The story in the Philippines developed somewhat differently.

The Media's Impact in the Philippines

Probably nowhere have the effects of instant, electronic newsgathering techniques been more dramatic than in the Philippine revolution. One of Philippine President Marcos' advisors noted after the President fled the Philippines that if it hadn't been for what television news revealed he had no doubt that Marcos would have retained his position as President.

I made three trips to the Philippines to investigate the impact of both the foreign and domestic news media's influence on the revolution. Because the events which transpired in late 1985 so clearly illustrate the various ways in which the broadcast news media can now shape international politics, the events in this revolution are worth examining in some detail.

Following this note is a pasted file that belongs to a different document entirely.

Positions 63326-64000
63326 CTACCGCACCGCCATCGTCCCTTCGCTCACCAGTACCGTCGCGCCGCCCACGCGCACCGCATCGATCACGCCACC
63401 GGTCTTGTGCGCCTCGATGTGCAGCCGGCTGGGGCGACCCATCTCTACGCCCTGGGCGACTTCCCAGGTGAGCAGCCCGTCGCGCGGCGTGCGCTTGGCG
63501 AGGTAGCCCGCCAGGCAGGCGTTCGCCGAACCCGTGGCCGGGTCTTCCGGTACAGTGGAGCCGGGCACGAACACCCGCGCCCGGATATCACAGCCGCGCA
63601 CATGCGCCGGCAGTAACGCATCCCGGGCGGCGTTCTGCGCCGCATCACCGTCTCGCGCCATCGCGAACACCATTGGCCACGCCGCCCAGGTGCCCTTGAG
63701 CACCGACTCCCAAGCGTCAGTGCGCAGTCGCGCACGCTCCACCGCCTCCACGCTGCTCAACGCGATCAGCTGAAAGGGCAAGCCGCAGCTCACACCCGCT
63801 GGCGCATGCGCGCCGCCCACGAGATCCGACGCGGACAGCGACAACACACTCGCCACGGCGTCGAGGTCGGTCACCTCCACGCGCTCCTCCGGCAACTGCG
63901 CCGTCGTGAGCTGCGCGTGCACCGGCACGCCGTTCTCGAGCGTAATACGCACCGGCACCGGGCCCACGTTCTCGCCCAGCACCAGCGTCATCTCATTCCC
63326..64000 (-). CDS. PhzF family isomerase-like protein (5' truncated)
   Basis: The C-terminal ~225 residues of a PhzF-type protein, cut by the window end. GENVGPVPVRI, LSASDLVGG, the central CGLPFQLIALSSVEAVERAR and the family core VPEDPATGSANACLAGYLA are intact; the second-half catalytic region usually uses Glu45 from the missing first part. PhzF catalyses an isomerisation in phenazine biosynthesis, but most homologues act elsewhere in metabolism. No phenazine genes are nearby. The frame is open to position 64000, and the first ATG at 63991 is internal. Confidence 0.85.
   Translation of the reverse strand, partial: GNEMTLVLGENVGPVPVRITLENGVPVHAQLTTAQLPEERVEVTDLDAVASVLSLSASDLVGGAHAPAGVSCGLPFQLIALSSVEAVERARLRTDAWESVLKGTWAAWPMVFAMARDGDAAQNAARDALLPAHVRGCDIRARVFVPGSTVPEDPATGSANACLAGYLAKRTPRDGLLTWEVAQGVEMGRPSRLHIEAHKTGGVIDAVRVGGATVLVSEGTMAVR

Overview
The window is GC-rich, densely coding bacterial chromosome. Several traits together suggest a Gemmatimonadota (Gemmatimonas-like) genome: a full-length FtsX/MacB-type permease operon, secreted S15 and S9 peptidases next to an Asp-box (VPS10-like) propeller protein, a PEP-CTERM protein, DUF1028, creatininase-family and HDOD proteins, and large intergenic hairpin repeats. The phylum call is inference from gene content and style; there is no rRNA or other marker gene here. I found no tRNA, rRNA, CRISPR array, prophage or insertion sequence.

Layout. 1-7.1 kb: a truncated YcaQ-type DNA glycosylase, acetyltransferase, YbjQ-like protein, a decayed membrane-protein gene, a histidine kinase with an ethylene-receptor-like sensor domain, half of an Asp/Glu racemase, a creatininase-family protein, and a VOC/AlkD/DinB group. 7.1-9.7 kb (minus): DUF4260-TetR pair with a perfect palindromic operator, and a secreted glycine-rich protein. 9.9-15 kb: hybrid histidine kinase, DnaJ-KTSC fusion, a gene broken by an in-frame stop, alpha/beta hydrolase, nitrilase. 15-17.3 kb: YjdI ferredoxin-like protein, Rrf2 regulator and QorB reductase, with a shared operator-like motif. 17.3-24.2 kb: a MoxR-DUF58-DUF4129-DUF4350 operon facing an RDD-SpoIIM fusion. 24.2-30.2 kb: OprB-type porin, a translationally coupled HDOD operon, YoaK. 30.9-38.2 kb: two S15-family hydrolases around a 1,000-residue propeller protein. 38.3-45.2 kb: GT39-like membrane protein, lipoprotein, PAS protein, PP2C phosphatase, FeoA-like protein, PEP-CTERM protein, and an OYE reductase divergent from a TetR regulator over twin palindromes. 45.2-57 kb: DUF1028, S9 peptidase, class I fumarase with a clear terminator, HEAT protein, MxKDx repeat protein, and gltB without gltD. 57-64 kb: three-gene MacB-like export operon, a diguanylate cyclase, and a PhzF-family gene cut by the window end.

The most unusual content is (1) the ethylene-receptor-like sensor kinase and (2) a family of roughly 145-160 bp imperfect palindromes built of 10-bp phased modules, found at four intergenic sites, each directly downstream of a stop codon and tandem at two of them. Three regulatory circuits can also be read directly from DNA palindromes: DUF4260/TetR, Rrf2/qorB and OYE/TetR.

Ferdinand Marcos was initially elected President of the Philippines in a democratic election in 1965. But, in order to hang onto his leadership he had to declare martial law and suspend a constitution that would have otherwise required him to step down after two terms. (Later, he would again alter his country's constitution so that he could override any parliamentary decision that he didn't like.)

As a result he maintained his position for 20 years. During these two decades he and his family had amassed a personal fortune estimated in the billions.

Despite hundreds of millions of dollars from the United States each year, Marcos' government was falling increasingly into debt; and, even as his personal fortunes rapidly escalated, the majority of his people were living in poverty.